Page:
The Bible mandates love. Love is the common denominator between God and man – God loved us while we were sinners to offer us salvation through Christ, and man should love God for who HE is and what HE has done.

            But that’s not it! True love for God is discerned in our love for our neighbors.

            So what would Christ want us to do during Christmas season? Very minimally, preach the gospel and help those in need.

            If our celebrations do not, in greater part, involve those in pain and need, then their Christmas would continue to be a black Christmas. If people around us remain in pain and suffering, then our celebrations would remain duplicitous.

            Christmas 2015 will be a black Christmas for many people around us. Their pain and suffering renders this Christmas black. Can we reduce the intensity of their pain and suffering through our love?

            Unless our neighbor’s suffering is predicated on money, it would be impossible to erase their suffering. God alone can erase suffering predicated on emotional turmoil and illness.

            But it is well within our means to erase our neighbor’s need for money. Some of us are charitable in nature and could well be helping those in financial need. But are we giving from our abundance or poverty?!

            In other words, are we giving till it hurts? Do we practice the “grace of giving” (cf. 2 Corinthians 8: 1-7)? While striving to alleviate poverty around us, unless we personally experience the pain of poverty, even to the slightest measure, through our giving, our giving would not meet God’s expectations. Unless our financial giving hurts us or unless we give beyond our ability, may we never be satisfied with our giving.

            This Christmas would be a blacker Christmas for those staggering under emotional turmoil. Many life situations cause emotional turmoil e.g. death of a loved one, conflict, failure etc.

            What could be done to alleviate their pain? Genuine and godly words and deeds of comfort and encouragement would offer our brothers and sisters much needed satisfaction that there are people who genuinely care for them.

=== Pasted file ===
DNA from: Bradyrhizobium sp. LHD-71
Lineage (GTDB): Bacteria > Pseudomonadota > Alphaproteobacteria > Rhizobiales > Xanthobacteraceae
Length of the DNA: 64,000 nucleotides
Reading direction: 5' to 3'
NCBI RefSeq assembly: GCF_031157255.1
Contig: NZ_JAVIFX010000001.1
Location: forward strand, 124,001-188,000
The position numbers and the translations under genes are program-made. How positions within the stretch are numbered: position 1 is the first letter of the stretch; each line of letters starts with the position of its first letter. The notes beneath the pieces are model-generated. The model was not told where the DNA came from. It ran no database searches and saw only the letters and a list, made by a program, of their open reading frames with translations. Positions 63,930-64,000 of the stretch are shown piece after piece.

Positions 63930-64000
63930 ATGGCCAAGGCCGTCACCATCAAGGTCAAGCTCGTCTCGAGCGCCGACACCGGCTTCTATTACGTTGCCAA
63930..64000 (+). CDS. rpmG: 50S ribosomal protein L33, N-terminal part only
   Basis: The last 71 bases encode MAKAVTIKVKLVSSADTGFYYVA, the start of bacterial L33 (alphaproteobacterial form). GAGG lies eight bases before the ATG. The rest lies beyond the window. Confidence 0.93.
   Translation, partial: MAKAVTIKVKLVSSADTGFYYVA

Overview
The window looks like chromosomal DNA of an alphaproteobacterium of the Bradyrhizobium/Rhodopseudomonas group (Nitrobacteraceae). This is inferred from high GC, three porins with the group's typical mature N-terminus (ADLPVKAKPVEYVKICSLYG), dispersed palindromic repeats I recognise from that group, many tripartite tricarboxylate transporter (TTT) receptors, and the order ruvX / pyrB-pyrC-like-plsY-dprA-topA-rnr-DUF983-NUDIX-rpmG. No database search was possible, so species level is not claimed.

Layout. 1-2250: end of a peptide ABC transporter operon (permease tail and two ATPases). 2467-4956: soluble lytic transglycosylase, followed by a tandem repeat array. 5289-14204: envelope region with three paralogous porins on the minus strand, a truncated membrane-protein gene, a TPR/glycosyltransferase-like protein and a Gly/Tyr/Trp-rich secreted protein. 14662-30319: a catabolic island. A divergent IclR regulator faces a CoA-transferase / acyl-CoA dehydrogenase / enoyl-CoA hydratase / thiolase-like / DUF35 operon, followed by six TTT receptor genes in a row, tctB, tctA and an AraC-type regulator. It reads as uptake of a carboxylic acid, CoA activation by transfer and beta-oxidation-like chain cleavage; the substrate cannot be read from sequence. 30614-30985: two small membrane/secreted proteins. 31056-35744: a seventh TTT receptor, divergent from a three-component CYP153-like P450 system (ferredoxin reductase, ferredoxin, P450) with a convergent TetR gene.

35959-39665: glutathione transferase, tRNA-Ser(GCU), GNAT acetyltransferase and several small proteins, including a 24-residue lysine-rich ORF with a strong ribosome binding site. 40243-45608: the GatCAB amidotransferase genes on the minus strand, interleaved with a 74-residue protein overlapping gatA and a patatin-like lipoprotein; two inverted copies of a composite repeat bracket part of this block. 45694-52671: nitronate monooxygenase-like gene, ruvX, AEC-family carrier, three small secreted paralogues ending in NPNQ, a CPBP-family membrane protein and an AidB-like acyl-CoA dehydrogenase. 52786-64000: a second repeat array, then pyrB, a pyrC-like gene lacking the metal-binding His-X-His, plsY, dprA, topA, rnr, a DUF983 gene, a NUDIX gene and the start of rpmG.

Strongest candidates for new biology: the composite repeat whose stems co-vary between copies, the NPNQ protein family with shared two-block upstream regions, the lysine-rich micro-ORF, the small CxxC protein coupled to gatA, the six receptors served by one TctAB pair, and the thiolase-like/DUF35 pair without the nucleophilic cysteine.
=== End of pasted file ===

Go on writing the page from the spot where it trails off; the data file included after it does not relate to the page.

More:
The blackest of black Christmas is reserved to those staggering under the effects of evil, pain and suffering in their lives but convinced with the intellectual answer to the question “Where is God when it hurts?” However, no amount of intellectual knowledge or consent to reasonable answers heals the deep wounds caused by evil; such is evil’s gory.

            Healing would only occur when evil in its crushing glory is eliminated from life and blessings are outpoured. Job’s life was a good example.

            But what if there is no healing in this life?

            So isn’t there a merry Christmas at all?                     

            Every Christmas is black
            Evil and suffering do not lack
            God mysteriously comes along
            Shows us HIS nail pierced hands which should have been ours all along
            I AM Immanuel, I AM with you, HE says
            Patience, strength and wisdom HE gives us to slay
            The darkness in Christmas
            When we pray HE floods us
            With peace amid pain, this Christmas
            For HE is Immanuel, God with us. 


Unknown said...

Nice poem :)

Raj Richard said...

Thank you, that was my very first try at a poem..glad you liked it :)